Actor Rob Lowe's (Stories I Only Tell My Friends) second memoir deals largely in his more recent past, using the personal essay as a form to reflect on a variety of topics most, notably his television work and life as a husband and father. He provides insight into his acting process, how he held his own in a scene with Dame Maggie Smith, captured the essence of JFK for Killing Kennedy and conceived the character he played in Soderbergh's Behind the Candelabra. He also breaks down some of his post-West Wing failures like NBC's The Lyon's Den plagued by production, writing, and actress problems and CBS's Dr. Vegas, where Lowe found himself ruing his insistence on casting troubled actor Tom Sizemore. When he does travel back to earlier years he seems less invested, but paints a vivid picture of 1970's Malibu, "a bastion of laissez-faire, self-centered, malignant disregard," recalls a visit to the Playboy Mansion at age 19, and being on set for Alec Baldwin's classic speech in Glengarry Glen Ross, "one of the largest beat-downs an actor has ever delivered." On parenting, Lowe shares several amusing anecdotes, the best of which involves a camping trip and a Bigfoot costume, and he reflects on the mix of pride and sadness of sending his son off to college. Lowe's second effort is an interesting insider's perspective on what works in Hollywood and what seems to be irredeemably broken and his advice on life and relationships is well-conceived and intelligent. (Apr.)
"Engaging, relatable… entertaining and admirably frank."
Lowe addresses his life with a welcome levity. This book confirms that Lowe is more than just a pretty face."
Not just pretty but witty and wise.
"Lowe had been reborn as a winning memoirist."
Somehow Lowe manages to describe a visit to the Playboy Mansion and an unpleasant grade-school sleepover next to the manatee tank at Sea World with equal enthusiasm.
If you love Rob Lowe, you'll love his "Love Life."…. His self-effacing humor keeps the pace brisk.
The fact that his second book is every bit as engaging as the first proves his point. I’m betting he could do an equally fine job on a third.
Lowe vividly depicts what it was like to be a 19-year-old Hollywood heartthrob. . . . As in the best celebrity memoirs and musings, Love Life is sprinkled with star power. . . . [Lowe] spills secrets and private thoughts with eloquence.
Lowe is a gifted storyteller who uses humor and self-deprecation to draw readers in, and keeps their attention with fun tales of Hollywood behind-the-scenes.
[An] easygoing but thoughtful memoir.
Incredible. … This isn’t your typical celebrity written book. This was a fun read and very well written, that’ll have you laughing and shedding a tear along the way.
A wild ride of a memoir by Rob Lowe that will leave you amused, fascinated and ultimately charmed.
[Lowe is] an interesting and perceptive writer.
An interesting read, and a page-turner. Lowe has an amazing insight about life and what is important.
Love Life is just as genially and charmingly guarded as its predecessor. … [Lowe] is admirably self-aware.
[Lowe] skillfully weaves stories together with common themes and a philosophical perspective. … Fans who fear he gave up all the good stuff in the first book will be pleasantly surprised. … Lowe’s candor and willingness to admit his flaws create an authentic voice. His easy writing style will hook readers who won’t judge his book by the handsome man on its cover.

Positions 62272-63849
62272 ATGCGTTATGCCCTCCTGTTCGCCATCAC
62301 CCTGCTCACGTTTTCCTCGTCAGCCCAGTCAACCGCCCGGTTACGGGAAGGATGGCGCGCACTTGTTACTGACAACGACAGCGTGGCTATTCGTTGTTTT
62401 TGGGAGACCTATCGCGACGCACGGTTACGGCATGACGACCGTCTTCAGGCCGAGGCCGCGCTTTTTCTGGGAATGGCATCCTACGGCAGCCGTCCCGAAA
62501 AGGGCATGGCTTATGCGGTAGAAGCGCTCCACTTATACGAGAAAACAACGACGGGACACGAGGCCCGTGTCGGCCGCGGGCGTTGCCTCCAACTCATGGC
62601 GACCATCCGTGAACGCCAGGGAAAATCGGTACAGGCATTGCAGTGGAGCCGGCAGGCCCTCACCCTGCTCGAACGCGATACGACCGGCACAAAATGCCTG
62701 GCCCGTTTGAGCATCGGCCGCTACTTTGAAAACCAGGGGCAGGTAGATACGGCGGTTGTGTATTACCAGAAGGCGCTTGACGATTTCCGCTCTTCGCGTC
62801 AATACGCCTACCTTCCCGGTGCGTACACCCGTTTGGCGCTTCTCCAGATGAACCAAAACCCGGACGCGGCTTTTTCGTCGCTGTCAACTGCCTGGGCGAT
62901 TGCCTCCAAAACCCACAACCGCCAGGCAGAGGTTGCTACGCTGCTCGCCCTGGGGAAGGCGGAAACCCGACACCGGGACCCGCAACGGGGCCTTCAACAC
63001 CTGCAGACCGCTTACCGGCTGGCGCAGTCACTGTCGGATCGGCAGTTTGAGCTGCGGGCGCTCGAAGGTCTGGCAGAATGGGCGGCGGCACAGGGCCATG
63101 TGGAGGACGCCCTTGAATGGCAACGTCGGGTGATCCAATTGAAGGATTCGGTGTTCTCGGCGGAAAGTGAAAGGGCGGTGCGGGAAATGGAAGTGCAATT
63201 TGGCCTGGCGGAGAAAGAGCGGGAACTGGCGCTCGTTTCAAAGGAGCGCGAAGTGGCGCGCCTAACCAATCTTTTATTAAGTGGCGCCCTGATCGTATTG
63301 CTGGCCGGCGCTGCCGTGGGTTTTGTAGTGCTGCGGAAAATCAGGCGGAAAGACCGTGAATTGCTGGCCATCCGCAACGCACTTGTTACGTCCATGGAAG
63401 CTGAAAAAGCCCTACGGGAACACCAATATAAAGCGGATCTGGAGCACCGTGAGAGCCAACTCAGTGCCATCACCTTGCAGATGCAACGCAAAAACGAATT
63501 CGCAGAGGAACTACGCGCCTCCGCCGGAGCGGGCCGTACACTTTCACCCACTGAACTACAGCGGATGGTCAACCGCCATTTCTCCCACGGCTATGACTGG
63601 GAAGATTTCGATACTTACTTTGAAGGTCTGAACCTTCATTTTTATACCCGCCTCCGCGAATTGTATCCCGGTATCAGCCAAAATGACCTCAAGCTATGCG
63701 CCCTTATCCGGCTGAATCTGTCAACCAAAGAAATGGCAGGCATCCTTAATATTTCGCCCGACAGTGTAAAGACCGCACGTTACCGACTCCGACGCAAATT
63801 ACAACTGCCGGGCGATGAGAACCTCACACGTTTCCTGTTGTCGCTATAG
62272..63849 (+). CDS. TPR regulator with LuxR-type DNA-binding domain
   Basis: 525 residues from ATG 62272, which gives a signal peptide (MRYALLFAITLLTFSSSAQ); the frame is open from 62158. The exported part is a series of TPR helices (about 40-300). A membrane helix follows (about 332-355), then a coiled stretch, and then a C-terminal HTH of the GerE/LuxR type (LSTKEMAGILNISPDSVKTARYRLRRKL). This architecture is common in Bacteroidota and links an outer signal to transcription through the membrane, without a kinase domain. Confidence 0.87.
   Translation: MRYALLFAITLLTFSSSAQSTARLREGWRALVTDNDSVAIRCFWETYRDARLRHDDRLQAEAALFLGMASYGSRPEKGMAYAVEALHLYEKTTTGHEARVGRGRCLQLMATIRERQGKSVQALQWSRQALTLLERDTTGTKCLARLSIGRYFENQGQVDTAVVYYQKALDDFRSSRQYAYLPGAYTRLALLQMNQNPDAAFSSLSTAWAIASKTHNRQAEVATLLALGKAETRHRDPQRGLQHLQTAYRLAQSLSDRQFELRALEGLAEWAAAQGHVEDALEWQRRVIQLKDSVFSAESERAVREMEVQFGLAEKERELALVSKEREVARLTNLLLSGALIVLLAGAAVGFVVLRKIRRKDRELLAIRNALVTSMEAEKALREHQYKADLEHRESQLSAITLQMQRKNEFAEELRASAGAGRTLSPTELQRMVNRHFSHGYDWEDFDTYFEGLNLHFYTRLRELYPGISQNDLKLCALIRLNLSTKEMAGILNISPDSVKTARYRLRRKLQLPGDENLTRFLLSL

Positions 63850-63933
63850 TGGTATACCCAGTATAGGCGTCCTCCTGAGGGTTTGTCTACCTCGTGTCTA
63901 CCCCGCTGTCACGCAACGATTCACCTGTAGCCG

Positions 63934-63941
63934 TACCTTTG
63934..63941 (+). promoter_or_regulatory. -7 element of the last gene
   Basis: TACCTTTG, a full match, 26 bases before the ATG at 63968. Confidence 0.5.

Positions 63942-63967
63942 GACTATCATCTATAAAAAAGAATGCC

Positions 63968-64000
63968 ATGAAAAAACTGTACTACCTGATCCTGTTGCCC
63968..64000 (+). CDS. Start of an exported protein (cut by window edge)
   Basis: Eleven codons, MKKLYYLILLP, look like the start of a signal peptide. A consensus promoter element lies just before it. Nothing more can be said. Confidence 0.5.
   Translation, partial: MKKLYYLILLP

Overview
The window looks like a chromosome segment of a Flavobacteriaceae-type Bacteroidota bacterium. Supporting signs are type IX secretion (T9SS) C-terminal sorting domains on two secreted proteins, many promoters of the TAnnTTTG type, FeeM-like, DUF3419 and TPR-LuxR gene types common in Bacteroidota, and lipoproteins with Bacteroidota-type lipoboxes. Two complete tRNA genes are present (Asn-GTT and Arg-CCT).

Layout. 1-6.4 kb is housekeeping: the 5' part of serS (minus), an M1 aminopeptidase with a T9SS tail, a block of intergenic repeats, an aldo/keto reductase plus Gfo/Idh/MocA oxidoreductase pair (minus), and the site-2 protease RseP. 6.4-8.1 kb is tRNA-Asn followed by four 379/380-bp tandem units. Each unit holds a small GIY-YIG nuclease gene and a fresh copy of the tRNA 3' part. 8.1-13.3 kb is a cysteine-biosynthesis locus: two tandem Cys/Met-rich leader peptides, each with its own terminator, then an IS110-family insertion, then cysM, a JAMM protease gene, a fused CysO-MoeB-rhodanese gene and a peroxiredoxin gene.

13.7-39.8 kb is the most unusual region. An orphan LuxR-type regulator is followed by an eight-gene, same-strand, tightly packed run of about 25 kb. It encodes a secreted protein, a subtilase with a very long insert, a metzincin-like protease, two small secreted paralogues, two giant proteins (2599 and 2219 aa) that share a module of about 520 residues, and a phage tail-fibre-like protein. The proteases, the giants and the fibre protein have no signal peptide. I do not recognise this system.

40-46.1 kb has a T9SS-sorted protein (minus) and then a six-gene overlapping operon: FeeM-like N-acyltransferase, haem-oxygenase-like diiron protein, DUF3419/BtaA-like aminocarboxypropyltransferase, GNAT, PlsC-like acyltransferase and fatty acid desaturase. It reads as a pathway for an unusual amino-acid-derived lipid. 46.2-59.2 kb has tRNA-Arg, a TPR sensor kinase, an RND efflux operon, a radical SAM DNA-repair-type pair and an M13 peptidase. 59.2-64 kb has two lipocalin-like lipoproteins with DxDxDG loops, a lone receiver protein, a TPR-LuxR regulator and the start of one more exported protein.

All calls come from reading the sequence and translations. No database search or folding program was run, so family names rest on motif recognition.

Lowe's self-effacing and straightforward assessments of his own foibles and weaknesses, combined with first-rate storytelling skills. . . .make [Love Life] still feel like a night on the town with a well-connected, charismatic friend with more tales to spill. . . .[I]t's sweet, and he includes very funny accounts. . . . Showing how well he can laugh at himself.
"[Lowe] writes with perspective and humorous self-effacement.
[Love Life] is loaded with showbiz anecdotes, self-deprecating tales and has a general sweetness that some readers might not be expecting from Lowe.
Actor Lowe follows up his Stories I Only Tell My Friends (2011) with a potpourri of observations and reflections about youthful indiscretions, celebrity tidbits, marriage and fatherhood, addiction and the acting life. In his Brat Pack days, the author's good looks cast him as a leading man and, at the same time, an underrated actor. Readers will learn there's more to him: his love of the craft; seriousness in steering his acting, writing and producing career; dedication to his wife and sons; and a keen self-awareness. He readily admits his flaws—e.g., self-centered tendencies ("[Parks and Recreation co-star] Rashida Jones claims that I am what she likes to call a benevolent narcissist") and emotional aloofness. Given the latter, it's no surprise that his best writing comes in astute observations of the world he inhabits rather than through introspection, which comes off as a bit forced. The strongest material demystifies the process of developing projects for TV and film or choosing and preparing for roles. Lowe approaches his work with an adventurous spirit and an eye toward improvement, and he notes how he often chooses more challenging characters rather than leading roles. Lowe obviously enjoys pointing out the absurdities of show business, as when he conjures up a hilarious conversation between an agent/manager and his client that captures the duplicitous nature of the game. Tender essays about his family show a more vulnerable side to the actor. He writes of losing it after sending his oldest son off to college, teaching the youngest boy how to stand up to a bully on the baseball field, and his glowing admiration for his wife. Readers won't soon forget his most fearless essay, which recounts a raw, heartbreaking experience from his days in rehab for his alcohol addiction. A savvy writer with a quick wit, Lowe invites readers into his world with easy charm and disarming frankness.